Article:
New J.C. Penney Co. Inc. (NYSE: JCP) CEO Jill Soltau will get a $6 million bonus to head the extremely troubled retailer, less applicable withholding tax. She joins a company with a share price of only $1.56, down 56% in the past year.
Soltau ran Joann Stores before joining J.C. Penney. It claims to be the largest fabric and craft retailer in the United States. It has 865 stores and an “industry-leading e-commerce business,” which is unlikely, based on the size of some online retail operations. Joann Stores is privately held and, by some estimates, has revenue of $2.5 billion.
Soltau gets her bonus, plus a base salary of $1.6 billion and a potential bonus as high as 300% of that base, which is $4.2 billion. While that may seem high, she is taking a risk that she can accomplish a long shot. J.C. Penney is one of the most damaged large retailers in the United States.
As J.C. Penney announced the appointment, Soltau said: “JCPenney is a quintessential American brand with a strong and loyal customer base, and I couldn’t be prouder to lead such an iconic retailer.”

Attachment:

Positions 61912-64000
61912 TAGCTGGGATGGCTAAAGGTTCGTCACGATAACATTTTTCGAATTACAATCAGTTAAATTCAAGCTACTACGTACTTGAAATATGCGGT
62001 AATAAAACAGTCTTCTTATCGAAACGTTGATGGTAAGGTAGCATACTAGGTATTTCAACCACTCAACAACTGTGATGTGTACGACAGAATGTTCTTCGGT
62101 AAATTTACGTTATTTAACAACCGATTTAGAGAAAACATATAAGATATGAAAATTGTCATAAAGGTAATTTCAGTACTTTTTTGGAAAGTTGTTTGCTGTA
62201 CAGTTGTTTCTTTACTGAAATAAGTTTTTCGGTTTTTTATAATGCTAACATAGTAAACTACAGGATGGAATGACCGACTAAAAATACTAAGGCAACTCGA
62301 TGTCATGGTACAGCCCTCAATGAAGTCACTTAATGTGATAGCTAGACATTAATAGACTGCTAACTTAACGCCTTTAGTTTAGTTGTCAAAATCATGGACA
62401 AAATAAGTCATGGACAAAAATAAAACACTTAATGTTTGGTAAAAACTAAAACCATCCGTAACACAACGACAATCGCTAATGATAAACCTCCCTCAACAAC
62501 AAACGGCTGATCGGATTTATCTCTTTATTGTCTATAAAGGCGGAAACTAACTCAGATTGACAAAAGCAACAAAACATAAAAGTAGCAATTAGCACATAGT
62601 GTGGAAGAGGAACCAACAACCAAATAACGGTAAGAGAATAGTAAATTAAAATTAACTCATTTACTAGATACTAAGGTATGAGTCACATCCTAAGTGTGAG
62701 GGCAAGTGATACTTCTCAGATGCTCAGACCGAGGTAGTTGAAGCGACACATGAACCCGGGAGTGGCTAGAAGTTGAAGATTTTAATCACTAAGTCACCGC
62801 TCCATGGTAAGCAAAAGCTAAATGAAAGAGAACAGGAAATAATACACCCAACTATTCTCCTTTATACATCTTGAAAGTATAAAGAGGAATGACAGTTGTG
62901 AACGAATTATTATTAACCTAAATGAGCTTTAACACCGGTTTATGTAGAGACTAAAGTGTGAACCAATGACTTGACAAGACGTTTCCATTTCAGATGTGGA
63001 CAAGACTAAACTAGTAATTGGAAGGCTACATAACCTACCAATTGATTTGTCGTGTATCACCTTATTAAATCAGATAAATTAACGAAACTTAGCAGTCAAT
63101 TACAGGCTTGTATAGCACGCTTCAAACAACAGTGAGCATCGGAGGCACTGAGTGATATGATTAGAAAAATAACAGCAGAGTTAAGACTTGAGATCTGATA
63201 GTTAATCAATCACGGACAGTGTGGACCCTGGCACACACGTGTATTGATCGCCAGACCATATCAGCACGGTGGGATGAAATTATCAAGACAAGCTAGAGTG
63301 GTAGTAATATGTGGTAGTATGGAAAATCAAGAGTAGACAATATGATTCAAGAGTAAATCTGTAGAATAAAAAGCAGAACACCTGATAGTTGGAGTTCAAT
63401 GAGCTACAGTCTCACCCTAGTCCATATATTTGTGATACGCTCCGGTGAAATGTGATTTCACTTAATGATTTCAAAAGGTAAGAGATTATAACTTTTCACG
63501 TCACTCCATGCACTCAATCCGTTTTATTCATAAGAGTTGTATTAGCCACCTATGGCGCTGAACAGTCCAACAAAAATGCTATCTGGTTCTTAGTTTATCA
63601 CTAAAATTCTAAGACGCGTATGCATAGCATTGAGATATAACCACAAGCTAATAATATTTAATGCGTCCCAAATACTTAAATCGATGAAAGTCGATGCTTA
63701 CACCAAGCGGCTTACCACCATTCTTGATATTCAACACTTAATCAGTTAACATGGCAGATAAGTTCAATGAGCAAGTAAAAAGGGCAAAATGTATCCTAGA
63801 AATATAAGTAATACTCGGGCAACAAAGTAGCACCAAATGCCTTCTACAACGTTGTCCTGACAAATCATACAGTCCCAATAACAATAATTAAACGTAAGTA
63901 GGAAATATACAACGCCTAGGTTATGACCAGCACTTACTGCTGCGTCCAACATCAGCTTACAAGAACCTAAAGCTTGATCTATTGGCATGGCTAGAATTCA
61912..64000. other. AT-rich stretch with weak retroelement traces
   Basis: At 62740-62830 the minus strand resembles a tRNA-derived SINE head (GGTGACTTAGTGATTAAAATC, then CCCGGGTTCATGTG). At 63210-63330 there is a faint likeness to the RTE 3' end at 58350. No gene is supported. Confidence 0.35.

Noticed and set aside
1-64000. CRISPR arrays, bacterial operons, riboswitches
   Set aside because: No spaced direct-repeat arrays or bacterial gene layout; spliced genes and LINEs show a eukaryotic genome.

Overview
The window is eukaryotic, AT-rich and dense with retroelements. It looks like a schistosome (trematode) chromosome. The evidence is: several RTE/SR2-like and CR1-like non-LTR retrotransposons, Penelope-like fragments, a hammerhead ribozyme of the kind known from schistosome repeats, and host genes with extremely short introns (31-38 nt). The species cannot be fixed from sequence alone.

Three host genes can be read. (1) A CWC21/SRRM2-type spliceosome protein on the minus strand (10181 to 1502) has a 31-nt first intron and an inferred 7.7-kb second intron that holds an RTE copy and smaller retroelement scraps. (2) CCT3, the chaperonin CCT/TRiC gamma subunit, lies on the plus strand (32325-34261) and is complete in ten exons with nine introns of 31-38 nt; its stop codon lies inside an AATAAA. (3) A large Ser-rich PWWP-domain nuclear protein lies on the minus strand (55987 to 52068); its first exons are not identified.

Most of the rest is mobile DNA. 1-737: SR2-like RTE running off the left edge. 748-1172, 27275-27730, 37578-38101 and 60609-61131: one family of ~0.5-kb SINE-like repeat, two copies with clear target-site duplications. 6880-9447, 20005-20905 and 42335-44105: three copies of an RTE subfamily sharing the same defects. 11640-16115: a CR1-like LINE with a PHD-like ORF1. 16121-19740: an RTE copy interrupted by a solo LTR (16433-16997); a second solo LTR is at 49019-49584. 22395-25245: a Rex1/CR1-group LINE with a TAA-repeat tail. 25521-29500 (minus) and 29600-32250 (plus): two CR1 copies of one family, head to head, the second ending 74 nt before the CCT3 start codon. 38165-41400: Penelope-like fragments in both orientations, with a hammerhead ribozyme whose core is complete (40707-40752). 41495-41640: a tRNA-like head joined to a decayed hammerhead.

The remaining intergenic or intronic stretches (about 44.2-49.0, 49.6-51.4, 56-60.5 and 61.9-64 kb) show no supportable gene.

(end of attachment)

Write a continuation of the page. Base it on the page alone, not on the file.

If that base indeed exists, it has grown so small as to be negligible. J.C. Penney’s comparable store sales were up 0.3% in the quarter that ended August 4. Revenue dropped 7.5% to $2.67 billion, partly because J.C. Penney continued to shutter stores. The company lost $101 million during the quarter.
J.C. Penney continues to be overwhelmed by larger competitors, particularly Target and Walmart, both of which have greater revenue, larger store bases, much larger online presences and strong balance sheets. J.C. Penney, however, has been mentioned as a Chapter 11 candidate by credit and retail experts.
Soltau is fortunate to get her $6 million upfront. J.C. Penney may be unable to pay out the entire balance of her contract.